Meir Shamgar, the former president of the Supreme Court of Israel, died on Oct. 18 at the age of 94, having left an indelible signature on the Israeli legal system, which he shaped and defined. After an illustrious career as military advocate general and attorney general, he was appointed to the Supreme Court — first as a judge in 1975 and then in 1983 as its president. It was in that position that he presided over the most critical transition in the court’s history since the founding of the state.
Shamgar is largely responsible for the Israeli judiciary’s reputation as a professional and independent body, which is committed to protecting individual freedoms within the Green Line. Together with his then-deputy Aharon Barak, who succeeded him as president of the Supreme Court, Shamgar shaped an activist judiciary that imposed the rule of law on the executive branch, establishing the judiciary’s power to invalidate Knesset legislation in cases where it violates the State of Israel’s Basic Law. He led a constitutional revolution, which political actors are today attempting to crush.
Over the past week, his many colleagues and close friends have described him as a great man of towering intellect and deeply held ethical values who shaped the foundations of a liberal, democratic, advanced legal system; and as the most significant and powerful gatekeeper of the Israeli governmental system.
This description is correct, but incomplete. As we know, a witness must tell not only the truth, but the whole truth. And the whole truth is that Shamgar headed two judicial systems — not just one.
In tandem with the protections he implemented for the important rights and freedoms dear to the Ashkenazi middle class of the time (freedom of expression, freedom from religious coercion, the battle against government corruption), Shamgar turned the Supreme Court into an ally of the security establishment, ready to assist in strengthening and deepening the other legal system Israel has created – the one that governs the occupied Palestinian territories and the settlement enterprise. In that section of Shamgar’s court, attorneys and judges utilized (and continue to utilize) their valuable knowledge and skills to uphold a system that commits brutal and unforgivable violations of human rights.
Shamgar was himself exiled from Mandatory Palestine by the British, who, in 1944, sent him to a detention camp in Eritrea for his involvement in the Irgun, a pre-state Zionist paramilitary organization. And yet, as president of the Supreme Court of Israel, he legalized the deportation of Palestinian political activists — including those charged only with distributing fliers or of being involved in grassroots community activism. He allowed the use of deportation as a tool to break down Palestinian resistance to the occupation.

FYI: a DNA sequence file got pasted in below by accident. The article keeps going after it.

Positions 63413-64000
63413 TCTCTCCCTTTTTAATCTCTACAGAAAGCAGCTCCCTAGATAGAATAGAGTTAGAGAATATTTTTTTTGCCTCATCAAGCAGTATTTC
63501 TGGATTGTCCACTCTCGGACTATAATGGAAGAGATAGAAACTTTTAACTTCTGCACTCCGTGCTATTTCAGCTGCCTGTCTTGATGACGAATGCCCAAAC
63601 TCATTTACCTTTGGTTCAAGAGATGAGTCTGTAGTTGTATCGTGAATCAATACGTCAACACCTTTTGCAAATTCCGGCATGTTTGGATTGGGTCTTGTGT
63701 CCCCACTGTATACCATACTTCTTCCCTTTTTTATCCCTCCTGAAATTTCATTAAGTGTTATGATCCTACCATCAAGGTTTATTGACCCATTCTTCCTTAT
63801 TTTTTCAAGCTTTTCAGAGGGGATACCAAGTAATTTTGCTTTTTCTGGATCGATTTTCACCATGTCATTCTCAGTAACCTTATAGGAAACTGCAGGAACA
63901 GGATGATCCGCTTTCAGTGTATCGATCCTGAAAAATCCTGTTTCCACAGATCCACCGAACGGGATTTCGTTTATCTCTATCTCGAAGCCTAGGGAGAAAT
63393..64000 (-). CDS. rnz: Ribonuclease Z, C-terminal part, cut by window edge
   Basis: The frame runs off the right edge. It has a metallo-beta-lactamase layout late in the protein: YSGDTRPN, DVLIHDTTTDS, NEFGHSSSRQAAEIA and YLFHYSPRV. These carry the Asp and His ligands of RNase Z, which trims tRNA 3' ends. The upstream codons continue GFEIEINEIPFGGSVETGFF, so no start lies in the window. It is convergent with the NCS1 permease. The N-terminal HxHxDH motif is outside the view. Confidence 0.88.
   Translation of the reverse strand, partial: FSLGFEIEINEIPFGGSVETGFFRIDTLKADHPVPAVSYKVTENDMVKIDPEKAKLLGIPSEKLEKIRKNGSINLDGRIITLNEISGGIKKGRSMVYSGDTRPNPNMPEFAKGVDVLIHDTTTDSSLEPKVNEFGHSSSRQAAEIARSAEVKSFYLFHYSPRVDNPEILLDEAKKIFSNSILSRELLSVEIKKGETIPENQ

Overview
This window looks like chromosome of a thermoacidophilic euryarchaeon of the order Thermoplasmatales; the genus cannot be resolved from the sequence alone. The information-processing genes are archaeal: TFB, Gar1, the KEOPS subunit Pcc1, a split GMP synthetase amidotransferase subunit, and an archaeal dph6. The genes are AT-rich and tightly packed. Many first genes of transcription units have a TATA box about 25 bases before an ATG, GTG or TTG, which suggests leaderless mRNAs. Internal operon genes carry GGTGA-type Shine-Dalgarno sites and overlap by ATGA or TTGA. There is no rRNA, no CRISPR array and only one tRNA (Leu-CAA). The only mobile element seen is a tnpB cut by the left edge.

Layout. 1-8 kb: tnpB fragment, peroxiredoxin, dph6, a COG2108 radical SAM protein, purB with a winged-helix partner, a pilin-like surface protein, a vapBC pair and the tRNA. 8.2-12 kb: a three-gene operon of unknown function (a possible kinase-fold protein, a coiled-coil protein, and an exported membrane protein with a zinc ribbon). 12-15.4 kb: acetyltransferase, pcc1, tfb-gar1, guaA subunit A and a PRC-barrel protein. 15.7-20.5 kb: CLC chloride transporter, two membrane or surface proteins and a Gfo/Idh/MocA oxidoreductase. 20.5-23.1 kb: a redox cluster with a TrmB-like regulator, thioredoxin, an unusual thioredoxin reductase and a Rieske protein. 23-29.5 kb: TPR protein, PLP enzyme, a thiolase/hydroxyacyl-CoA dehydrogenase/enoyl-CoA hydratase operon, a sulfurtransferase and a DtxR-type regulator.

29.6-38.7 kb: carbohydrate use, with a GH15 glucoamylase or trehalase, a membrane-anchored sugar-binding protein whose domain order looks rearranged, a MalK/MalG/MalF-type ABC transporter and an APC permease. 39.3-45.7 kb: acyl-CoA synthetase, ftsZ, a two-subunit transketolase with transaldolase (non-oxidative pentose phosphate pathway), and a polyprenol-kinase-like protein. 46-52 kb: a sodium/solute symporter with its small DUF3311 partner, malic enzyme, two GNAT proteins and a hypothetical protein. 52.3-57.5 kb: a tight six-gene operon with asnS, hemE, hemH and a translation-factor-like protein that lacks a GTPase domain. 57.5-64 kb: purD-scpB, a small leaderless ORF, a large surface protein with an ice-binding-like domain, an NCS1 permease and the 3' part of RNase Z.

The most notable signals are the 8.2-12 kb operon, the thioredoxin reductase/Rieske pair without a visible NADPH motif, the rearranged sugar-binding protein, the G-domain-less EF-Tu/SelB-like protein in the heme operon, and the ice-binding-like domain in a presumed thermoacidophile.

As the military advocate general, a position to which he was appointed in 1961, Shamgar designed the legal infrastructure by which the Israeli military was to govern territories it occupied, a set of military proclamations, orders and ordinance which eventually were issued in 1967 and are still today the basis for the legal structure governing the occupation.
As attorney general, he torpedoed legal arguments that would have obligated Israel to apply the Geneva Convention in the occupied territories.
As a judge, he handed down rulings that legalized almost every draconian measure taken by the defense establishment to crush Palestinian political and military organizations, and to establish Israeli control over the occupied people and their land for generations. Demolition of suspects’ houses (rendering their families homeless); wholesale use of administrative detentions against Palestinian activists; expropriation of lands and the establishment of settlements; undemocratic appointments of mayors; and the imposition of curfews and taxes — Shamgar sanctioned them all.
Meir Shamgar personified the Zionist dissonance at its most extreme — the paradox of a movement that is based on the moral ideal that every nation has the right to political freedom, even as it denies another nation from that same freedom. From his youth and throughout his life, Shamgar struggled for the freedom and self-determination of his own people, often at great personal sacrifice. And yet, in his professional capacity as attorney general, Supreme Court judge, and president of the Supreme Court, he vigorously denied those same freedoms to millions of people who belong to another nation.
This article also appears in Hebrew on Local Call. Read it here.